I want to be wrong.
We should all long to be wrong. So says the man from MONGOOSE. Otherwise known as Dougald Hine.
Dougald is on a mission to bring people together and to generally help make the world a little bit more awesome for us all:
“It all starts from a desire to understand how we change things – and how things change, with or without us.” [Source]
Dougald recently gave a speech on universities and transition. Speaking in the slot that was originally meant for the “man at the ministry”, Dougald decided to put his MONGOOSE hat on. In other words, the ‘Ministry Of Non-Governmental Organisations Or Similar Entities’, which is “For when the state is failing to deal with major ongoing crises”.
So, Dougald is serious about helping make change happen. He’s happy to be light-hearted along the way. And, if you prefer, not so light-hearted.
The path to change is never smooth, but our attitude makes a big difference to how we tackle that path. Along the way, we make many mistakes. Luckily, mistakes are important — and necessary — stepping stones.
This is just one piece of advice Dougald gave when he spoke. Here are some more gems I took away from his talk:
1. Take nothing for granted
Chances are you go about your day without paying much attention to your surroundings, each slight movement, basic interactions between other people, and so on.
Dougald mentions his friend, Lottie Child. Before giving a lecture, Lottie will say, “I’m going to stand here. You’re going to sit here and occasionally get a bit restless and shift your buttocks a bit and get momentarily distracted and…”
This introduction allows everyone to consider their position and the situation. Sometimes we need to step back and survey the world differently. Reframe what’s ‘normal’ and see how it changes your perspective.
2. Try to be wrong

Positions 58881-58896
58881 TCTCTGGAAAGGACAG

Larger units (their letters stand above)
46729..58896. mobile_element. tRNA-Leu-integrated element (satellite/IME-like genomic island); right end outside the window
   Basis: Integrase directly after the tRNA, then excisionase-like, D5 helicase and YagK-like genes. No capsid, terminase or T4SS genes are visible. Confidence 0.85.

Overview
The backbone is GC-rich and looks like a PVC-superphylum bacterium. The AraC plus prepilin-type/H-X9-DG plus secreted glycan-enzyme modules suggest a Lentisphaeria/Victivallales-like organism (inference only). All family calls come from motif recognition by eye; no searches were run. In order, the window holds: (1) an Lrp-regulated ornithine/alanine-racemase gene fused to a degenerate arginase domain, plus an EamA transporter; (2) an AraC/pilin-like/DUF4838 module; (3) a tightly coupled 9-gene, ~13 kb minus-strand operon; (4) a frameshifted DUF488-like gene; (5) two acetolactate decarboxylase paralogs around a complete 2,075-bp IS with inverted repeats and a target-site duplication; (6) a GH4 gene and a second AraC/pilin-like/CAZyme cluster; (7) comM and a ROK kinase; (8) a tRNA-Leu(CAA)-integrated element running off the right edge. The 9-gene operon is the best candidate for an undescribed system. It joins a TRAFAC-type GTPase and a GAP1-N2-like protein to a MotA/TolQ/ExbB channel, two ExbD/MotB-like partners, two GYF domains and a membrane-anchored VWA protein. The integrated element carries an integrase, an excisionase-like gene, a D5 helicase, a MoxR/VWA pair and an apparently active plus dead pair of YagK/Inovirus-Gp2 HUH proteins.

So, mistakes are necessary. Yet, from an early age, students are taught to be ‘right’. This is incredibly dangerous.
At school, you were probably penalised for being wrong. These experiences train you to stop acting on anything that leaves you doubting.
But there’s nothing wrong with being wrong. It’s how you learned as a baby. Every moment of every day babies discover new things. And they cope by making mistakes. Loads and loads of mistakes. Until they get things right. Until they discover the next step.
And babies learn pretty fast.
It’s time to regain our love of the mistake process. It’s messy and confusing and utterly, utterly beautiful.
3. The fringe is not the fringe
You may consider yourself a tiny dot on the edges of everything that’s important, but it’s all a matter of perspective.
When you hit upon ideas through experimenting, through starting things, and through making mistakes, those ideas can be valuable. You don’t have to be at the centre of everything to come up with a brilliant solution to something.
The fringes impact upon the centre just as much as the other way around.
It’s okay to feel important, just as it is to feel small. You need to feel both extremes and everything in between. Enjoy the contradiction. You’re on the fringes and at the centre. You can be everywhere. You’re not the centre of the universe, but you have a chance to occupy every part of it.
“We do not influence the course of events by persuading people that we are right when we make what they regard as radical proposals. Rather we exert influence by keeping options available when something has to be done at a time of crisis.” – Milton Friedman
4. Self-organised learning is brilliant
When you stumble upon stuff that interests you, it results in greater engagement. Don’t view learning as a formal, rigid structure. If a particular textbook doesn’t gel with you, you’re not forced to stick with it. There are other books. You’re no longer limited to your own lectures. There are loads of lectures available online from institutions around the world.
When you find yourself switching off, you have the tools to switch back on. The subject is rarely the problem. It’s more likely the way you’re being taught. New approaches bring with them new perspectives.
5. Be aware. Feed your desire to find out more
Don’t stop at enough. Keep going. Every day is about learning. If you do nothing new and make no discoveries, you’ll be bored.
You do more learning and make more discoveries than you think. There’s nothing more or less complex about learning a new song or remembering what’s happening on your favourite TV show than there is about learning a new skill or a new subject. With the right reference point, anything is possible.